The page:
73 days of summer practice

Scott Hyon

Dedicated athletes sacrifice summer fun for sports

Even though summer offered a three month period of rest, some athletes struggled to find even three minutes of rest in between their sports training. Football players, cheerleaders and volleyball players were just a few of these many dedicated athletes.

Football players focus on the basics

Over the course of the summer, varsity football coach Jeff Mueller held optional, two-hour summer practices from Monday to Thursday.  By attending these summer practices, various football players hoped to gain an early advantage in the season.

"We want to hit the season once school starts and all that.  Be ready to go, not just work on the fundamentals," senior Victor Wan said.

"The more practice you do, the more reps you get," senior Vignesh Venkataraman said. "You always get more comfortable physically and mentally."

Because football is such a team-oriented sport, both the technical skills and the mental preparedness of players are crucial to success.

"[Summer practices] are much less intense," Venkataraman said. "So this is more just like a walkthrough.  It's not an accurate representation [of practices during the year], but it definitely helps you get in shape.  It keeps you on your game."

Cheer camps nurture team camaraderie

Though cheer did not hold daily summer practices, members of cheer participated in intensive camps that required them to travel to other parts of California.

During the third week of July, cheerleaders participated in the renowned Universal Cheerleaders Association camp at California State University Monterey Bay. Also, during the first week of August, the group entered the United Spirit Association spirit camp at UC Santa Cruz. These camps focused on team camaraderie more than any other sport because a sense of kinship is necessary for seamless coordination and synchronization.  In fact, this aspect of cheer camp was the most memorable part, according to sophomore Christina Jang.

"I remember the rally and the free time when you hang out with people,” said Jang.

The "free time" was one of the many ways that summer programs helped the cheer team prepare for upcoming sports seasons and competitions. Even though technical skills were the main focus of the UCA and USA camps, the friendships that were developed among the cheer members were still a vital component of the entire summer program experience.  It was productive and memorable, but more importantly, it nurtured a strong bond among all of the team members.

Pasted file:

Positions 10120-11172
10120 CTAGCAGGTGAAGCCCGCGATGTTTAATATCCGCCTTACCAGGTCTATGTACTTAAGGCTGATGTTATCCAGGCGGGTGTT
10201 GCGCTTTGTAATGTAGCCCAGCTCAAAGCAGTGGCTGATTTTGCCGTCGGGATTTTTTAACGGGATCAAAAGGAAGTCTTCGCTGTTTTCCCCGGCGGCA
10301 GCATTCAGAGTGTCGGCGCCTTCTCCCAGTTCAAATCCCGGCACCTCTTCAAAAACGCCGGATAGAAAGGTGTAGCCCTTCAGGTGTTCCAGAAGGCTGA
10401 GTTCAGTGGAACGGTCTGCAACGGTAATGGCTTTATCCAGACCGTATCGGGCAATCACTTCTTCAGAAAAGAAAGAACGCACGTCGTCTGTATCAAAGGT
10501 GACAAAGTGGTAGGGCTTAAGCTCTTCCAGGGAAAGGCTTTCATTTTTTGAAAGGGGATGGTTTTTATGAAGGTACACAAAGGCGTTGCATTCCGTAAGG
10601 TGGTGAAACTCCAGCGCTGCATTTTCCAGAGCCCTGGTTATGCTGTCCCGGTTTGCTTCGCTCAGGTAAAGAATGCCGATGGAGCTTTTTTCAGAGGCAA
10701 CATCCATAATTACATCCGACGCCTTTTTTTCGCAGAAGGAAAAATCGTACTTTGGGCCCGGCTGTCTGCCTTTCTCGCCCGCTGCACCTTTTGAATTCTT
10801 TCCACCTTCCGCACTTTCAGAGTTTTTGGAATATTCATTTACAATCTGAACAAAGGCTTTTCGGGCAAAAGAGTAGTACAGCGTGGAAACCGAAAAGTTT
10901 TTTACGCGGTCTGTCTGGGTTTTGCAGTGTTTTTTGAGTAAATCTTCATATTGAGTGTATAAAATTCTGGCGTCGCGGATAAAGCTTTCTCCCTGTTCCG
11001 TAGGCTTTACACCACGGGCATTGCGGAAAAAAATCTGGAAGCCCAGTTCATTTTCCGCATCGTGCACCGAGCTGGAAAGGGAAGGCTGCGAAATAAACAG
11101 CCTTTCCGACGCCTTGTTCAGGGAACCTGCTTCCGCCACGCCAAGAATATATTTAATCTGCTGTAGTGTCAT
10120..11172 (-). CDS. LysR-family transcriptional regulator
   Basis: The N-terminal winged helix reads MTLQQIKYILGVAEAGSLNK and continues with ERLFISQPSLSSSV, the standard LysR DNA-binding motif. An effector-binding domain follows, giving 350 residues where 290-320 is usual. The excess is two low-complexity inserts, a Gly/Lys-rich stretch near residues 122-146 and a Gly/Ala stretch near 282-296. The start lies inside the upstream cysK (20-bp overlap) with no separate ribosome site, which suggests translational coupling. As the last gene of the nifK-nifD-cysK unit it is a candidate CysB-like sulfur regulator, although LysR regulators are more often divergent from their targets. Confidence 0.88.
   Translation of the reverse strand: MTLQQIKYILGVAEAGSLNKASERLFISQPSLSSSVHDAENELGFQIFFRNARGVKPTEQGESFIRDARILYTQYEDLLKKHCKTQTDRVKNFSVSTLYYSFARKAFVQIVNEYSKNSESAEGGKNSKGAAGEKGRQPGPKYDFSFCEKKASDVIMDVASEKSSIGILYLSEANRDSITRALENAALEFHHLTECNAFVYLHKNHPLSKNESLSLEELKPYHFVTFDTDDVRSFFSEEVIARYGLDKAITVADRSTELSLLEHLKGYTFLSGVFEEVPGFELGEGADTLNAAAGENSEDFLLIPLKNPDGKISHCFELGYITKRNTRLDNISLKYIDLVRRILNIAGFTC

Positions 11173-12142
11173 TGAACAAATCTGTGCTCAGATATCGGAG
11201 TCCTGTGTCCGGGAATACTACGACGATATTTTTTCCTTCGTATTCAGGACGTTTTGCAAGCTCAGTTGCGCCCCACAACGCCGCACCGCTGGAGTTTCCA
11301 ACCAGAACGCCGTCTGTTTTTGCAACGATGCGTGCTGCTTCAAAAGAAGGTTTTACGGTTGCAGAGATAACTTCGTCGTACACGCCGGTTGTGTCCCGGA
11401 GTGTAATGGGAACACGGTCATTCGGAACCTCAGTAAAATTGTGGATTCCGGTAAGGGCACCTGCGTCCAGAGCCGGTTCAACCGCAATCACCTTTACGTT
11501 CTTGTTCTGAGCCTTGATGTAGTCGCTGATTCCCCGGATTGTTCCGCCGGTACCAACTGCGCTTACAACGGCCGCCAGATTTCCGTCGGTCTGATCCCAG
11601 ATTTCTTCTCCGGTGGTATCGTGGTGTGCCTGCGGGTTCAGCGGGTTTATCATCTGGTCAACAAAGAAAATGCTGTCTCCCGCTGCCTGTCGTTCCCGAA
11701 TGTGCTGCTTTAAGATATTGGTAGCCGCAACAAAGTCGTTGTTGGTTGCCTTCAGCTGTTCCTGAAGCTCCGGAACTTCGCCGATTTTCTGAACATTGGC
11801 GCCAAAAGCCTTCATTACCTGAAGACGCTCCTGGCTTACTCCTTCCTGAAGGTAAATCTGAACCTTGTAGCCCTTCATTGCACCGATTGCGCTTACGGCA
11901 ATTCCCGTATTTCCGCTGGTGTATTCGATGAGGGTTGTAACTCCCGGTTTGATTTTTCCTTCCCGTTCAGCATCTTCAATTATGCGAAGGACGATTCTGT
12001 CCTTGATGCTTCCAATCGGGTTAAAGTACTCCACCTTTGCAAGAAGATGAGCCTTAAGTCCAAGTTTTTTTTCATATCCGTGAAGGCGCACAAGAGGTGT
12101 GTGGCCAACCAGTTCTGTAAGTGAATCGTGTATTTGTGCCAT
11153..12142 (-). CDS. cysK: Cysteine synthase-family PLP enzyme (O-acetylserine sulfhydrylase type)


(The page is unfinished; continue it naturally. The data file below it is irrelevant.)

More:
Volleyball players seek clubs for improvement

Summer clubs allowed girls volleyball players to improve their skills while open gyms at MVHS allowed them to have fun and get back in shape.  Photo taken with permission from Patrick Mi.While football and cheer members attended school practices and out-of-town camps, many volleyball players, such as junior Savannah Day, attended clubs outside of school, as well as open gyms on campus, during the summer.

City Beach, the club that Day attended, was just one of many volleyball clubs around the Cupertino area, including Eclipse and Point Break.  While each of these clubs had a different approach to teaching volleyball, all of them emphasized technical skills, as opposed to team relationships.

In her club, each practice is three hours long, and tournaments, which can be held in places such as Reno, usually last for two days each.  The time commitment is necessary to improve skills which would otherwise deteriorate during the summer, since the open gyms held at MV are less productive.

"Open gyms aren't as focused," Day said, "You just play, have fun, and get back in shape.  But at club, you learn a lot more drills and skills."

73 practices, 3 sports, 1 goal

Whether they’re called practices, camps or clubs, these off-season activities were all tailored in different ways for the different sports.  But in spite of their differences, they all had one common goal: to put athletes one step ahead of the competition.